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Magnesium and Hydrochloric Acid Benefits

By Rachel Moran

A healthy stomach has a balanced amount of hydrochloric acid in it at all times. Unfortunately, imbalances of too much or too little present the same burning pain when you eat. In some instances, magnesium can help solve your stomach woes. Both hydrochloric acid and magnesium have important benefits for you, but digestion is a delicate process. If you still experience trouble, see your doctor.

Hydrochloric Acid

Hydrochloric acid helps your stomach get the most of the food you eat so you can process its benefits as it passes through the rest of you. Its primary role is to break down the protein in your food for later assimilation. While it breaks down protein, it also protects you by forming a barrier that kills micro-organisms before they can make you sick. Finally, it neutralizes the acid in the food you eat so that your body's alkalinity or acid levels stay healthy. You only run into problems when you have too much or too little hydrochloric acid.

Betaine HCL

If you begin to experience a burning sensation when you eat, you probably have some kind of acid imbalance. As long as you aren't suffering esophagus problems, take betaine HCL tablets, which are available at a vitamin shop, to test your stomach. Swallow the tablets as directed on the package. If you feel immediate burning, you might have too much hydrochloric acid. Magnesium can help. If you don't feel any relief after several rounds of trying, you might have too little hydrochloric acid. Continue the supplements to balance your stomach.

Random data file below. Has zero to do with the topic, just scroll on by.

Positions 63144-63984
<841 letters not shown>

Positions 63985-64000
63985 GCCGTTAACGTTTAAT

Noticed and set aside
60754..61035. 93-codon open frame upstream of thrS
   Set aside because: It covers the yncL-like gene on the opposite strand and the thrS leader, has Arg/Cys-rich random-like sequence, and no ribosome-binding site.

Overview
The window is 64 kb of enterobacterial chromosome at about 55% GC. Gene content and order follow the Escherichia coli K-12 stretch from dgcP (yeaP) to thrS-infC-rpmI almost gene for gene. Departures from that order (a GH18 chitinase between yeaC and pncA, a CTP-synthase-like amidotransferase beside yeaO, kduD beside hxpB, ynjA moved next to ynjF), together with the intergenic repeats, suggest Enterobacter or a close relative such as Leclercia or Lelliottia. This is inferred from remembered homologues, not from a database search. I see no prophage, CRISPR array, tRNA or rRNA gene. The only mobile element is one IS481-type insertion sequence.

Magnesium is a crucial part of your body. Most healthy adults have about 25 g of magnesium in their body with about half of that in the bones. Magnesium can help with energy and focus, but it's a big help to people with too much hydrochloric acid in their stomachs, too. Not only does it help move stool through the intestines, which helps the stomach process food more efficiently, magnesium also reduces stomach acid.

Dietary Fixes

Magnesium is available in plenty of foods. Most of them are fibrous, so reach for legumes, broccoli and lots of leafy greens. You can also find it in almonds, chocolate and coffee, although the acidic level of coffee isn't the best for people with painful stomach problems. If you include dairy in your diet, that's another source, too. If you don't have enough hydrochloric acid, you face a possibility of overdoing it on the magnesium. Beneficial levels are about 320 mg per day for women, 360 mg for pregnant or breast-feeding women and 400 mg for men.

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